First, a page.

Current research suggests that the Ainu can be confidently linked to the Satsumon culture, who are believed to have displaced the epi-Jomon about AD 500; Satsumon may be a descendant of the Jomon rather than a replacement.
The Ainu are also considered by some scholars a strong candidate for the ancestral populations of some of the people who colonized the American continents, although geneticist Rebecca Cann has stated that there is no compelling evidence to support that.
The Smithsonian Institution has an excellent Ainu exhibit.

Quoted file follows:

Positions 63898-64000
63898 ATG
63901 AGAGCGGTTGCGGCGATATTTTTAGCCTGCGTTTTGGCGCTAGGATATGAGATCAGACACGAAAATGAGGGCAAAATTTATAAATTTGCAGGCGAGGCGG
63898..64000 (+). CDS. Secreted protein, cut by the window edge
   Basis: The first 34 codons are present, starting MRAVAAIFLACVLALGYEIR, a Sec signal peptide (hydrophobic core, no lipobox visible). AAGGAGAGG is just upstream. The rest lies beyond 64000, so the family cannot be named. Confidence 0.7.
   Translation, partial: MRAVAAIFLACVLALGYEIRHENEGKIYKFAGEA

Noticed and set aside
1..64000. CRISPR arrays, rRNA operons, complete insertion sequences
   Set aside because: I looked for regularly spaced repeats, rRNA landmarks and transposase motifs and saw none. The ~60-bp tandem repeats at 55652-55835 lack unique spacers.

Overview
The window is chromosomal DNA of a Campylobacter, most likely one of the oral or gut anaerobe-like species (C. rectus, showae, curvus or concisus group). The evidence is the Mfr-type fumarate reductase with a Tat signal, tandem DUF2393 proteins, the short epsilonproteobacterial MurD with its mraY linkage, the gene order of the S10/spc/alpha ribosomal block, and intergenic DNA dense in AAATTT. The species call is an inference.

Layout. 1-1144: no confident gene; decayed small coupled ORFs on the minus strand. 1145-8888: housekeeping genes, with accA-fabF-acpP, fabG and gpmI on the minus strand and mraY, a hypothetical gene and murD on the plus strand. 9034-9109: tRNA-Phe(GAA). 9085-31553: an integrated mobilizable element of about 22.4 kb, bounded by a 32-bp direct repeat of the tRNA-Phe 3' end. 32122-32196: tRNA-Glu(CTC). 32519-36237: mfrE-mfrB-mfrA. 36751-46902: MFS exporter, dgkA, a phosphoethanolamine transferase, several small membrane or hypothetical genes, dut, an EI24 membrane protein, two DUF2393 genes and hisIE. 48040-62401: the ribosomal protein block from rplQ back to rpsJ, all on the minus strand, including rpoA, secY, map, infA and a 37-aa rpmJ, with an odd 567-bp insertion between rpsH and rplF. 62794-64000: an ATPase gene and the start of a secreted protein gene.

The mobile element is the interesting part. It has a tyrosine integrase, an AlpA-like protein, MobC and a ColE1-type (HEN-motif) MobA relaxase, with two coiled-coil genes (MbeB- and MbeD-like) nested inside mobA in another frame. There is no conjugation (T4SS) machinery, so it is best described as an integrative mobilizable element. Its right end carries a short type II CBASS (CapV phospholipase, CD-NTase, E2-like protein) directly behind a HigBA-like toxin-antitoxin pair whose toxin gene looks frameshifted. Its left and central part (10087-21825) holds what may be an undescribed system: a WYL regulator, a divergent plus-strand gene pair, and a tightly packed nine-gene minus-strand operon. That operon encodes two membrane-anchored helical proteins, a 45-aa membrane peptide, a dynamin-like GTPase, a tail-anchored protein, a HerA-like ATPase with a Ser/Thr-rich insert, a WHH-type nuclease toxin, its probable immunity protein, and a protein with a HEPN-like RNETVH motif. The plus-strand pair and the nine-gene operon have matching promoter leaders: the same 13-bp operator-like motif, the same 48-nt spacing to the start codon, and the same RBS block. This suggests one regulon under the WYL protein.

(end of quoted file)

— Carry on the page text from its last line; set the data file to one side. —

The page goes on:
Cann, R. 2001 Genetic Clues to Dispersal in Human Populations: Retracing the Past from the Present. Science 291:1742-1748.
Crawford, G.W. in press. Geographic Overviews, Asia (East)/Prehistoric Hunter-Fisher-Gatherers Low-Level Food Producers of the Japanese Archipelago: The Jomon. Encyclopedia of Archaeology, Deborah Pearsall, editor. Elsevier, London.
Dodo, Y. 1986 Metrical and non-metrical analyses of Jomon crania from Eastern Japan. In Prehistoric Hunter-Gatherers in Japan. Takeru Akazawa and C. M. Aikens, eds. Pp. 137-161. Tokyo, Japan: University of Tokyo Press.
Omoto, K. 1997 Ethnicity survived: the Ainu of Hokkaido. Human Evolution 12(1-2):69-72.
Watanabe, H. 1983 Occupational differentiation and social stratification: The case of Northern Pacific Food-Gatherers. Current Anthropology 24(2):217-219.
This glossary entry is part of the Dictionary of Archaeology.